A live band can be a great addition to a wedding party, and really contributes to the atmosphere. If you want one at your wedding though, there are a few things you must consider.
Never book a band without seeing them perform. Some bands will advertise as a ‘live’ band when it’s not a full set but instead just a singer with a backing track. Make sure you know exactly what you are getting and that you get to hear a set so you know how they sound. Don’t just listen to a recording. If they have no upcoming shows, ask to view some of a rehearsal on Skype.
It can be tempting to book a tribute to your favorite band, but make sure they’re appropriate for a wedding party. A tribute band that does covers of one band’s songs and then also has a wide repertoire of other party-appropriate tunes is a good idea. Booking a heavy metal or classical band for your evening party is not such a good idea, as you’re not likely to get many guests dancing to their music. Make sure it’s something everyone can enjoy.
When booking your band, it’s important to check that your venue will allow it first. Some places have in-house entertainment which comes with the wedding package, and may not want you to book alternative entertainment. Check the venues conditions and negotiate if necessary before you pay a deposit to book any evening entertainment.
Make sure your band has insurance, in case any instruments get damaged or someone gets injured by their kit. A responsible venue is likely to only allow insured acts to play, so ask about this before you hand over any money. Also make sure all of their electrical equipment has been tested to make sure it’s safe. It’s a good idea to suggest that the band, or at least one member, goes to the venue beforehand to make sure they’ve got enough room to set up and that everything they’re bringing is approved by the venue, to save having any upset on the big day.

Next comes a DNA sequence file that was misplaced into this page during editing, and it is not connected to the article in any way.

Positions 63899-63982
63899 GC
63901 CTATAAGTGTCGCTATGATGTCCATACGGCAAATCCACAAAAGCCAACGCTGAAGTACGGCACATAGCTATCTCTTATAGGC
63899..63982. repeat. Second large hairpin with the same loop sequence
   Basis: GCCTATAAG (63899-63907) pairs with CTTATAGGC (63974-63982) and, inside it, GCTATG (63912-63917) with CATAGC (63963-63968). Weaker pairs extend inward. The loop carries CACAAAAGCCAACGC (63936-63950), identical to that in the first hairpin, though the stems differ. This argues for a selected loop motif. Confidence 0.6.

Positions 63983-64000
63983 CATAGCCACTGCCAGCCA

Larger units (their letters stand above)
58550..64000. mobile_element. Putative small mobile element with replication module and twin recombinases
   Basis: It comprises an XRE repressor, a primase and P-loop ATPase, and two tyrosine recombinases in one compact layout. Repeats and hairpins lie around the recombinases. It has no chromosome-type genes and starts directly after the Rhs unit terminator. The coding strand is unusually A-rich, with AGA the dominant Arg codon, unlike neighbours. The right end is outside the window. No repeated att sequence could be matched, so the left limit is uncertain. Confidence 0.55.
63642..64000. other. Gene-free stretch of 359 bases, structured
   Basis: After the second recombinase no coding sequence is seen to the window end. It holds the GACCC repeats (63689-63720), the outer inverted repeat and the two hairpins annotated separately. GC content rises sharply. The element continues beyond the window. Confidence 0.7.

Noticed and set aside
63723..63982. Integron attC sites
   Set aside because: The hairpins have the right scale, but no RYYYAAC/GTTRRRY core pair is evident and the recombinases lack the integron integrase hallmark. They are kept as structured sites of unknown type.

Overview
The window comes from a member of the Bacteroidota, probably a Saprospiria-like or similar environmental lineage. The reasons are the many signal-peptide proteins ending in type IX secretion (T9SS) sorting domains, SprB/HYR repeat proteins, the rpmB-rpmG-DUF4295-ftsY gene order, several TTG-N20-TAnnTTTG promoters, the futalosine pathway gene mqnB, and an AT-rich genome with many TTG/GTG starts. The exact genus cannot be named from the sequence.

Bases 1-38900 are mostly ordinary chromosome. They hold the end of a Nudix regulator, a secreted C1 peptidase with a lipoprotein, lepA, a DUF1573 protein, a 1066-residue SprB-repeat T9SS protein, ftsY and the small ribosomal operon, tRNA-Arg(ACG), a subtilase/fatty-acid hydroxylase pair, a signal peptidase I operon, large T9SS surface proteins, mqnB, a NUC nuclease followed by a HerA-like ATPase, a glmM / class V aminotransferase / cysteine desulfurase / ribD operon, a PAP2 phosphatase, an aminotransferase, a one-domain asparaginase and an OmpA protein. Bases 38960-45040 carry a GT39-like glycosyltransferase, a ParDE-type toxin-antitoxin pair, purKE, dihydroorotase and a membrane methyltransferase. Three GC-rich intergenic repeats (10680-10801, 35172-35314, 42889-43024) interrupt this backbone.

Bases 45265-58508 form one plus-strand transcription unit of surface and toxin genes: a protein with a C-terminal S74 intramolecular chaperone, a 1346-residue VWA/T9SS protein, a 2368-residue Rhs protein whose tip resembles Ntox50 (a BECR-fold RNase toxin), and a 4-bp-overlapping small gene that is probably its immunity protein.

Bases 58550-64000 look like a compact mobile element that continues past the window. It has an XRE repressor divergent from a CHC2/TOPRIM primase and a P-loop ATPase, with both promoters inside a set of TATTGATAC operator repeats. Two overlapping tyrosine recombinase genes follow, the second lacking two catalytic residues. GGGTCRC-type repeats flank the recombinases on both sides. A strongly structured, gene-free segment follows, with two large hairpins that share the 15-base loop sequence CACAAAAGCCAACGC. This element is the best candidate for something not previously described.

If the band visits the venue beforehand they can also arrange a time to set up and do a sound check. This should not be done when your guests are present, so make sure they have arranged to do this whilst your ceremony is still underway. You don’t want your speeches to be interrupted by ‘testing, one, two, testing!’ and someone tuning a drum kit.
Finally, keep a paper trail of everything that has been discussed and agreed on. By negotiating over email and writing everything down, you have a solid record of what was promised. Get them to sign an agreement if you’re particularly worried, so should anything go wrong, you have recourse. It’s a good idea to take this approach with everything you book for your wedding, not just a band.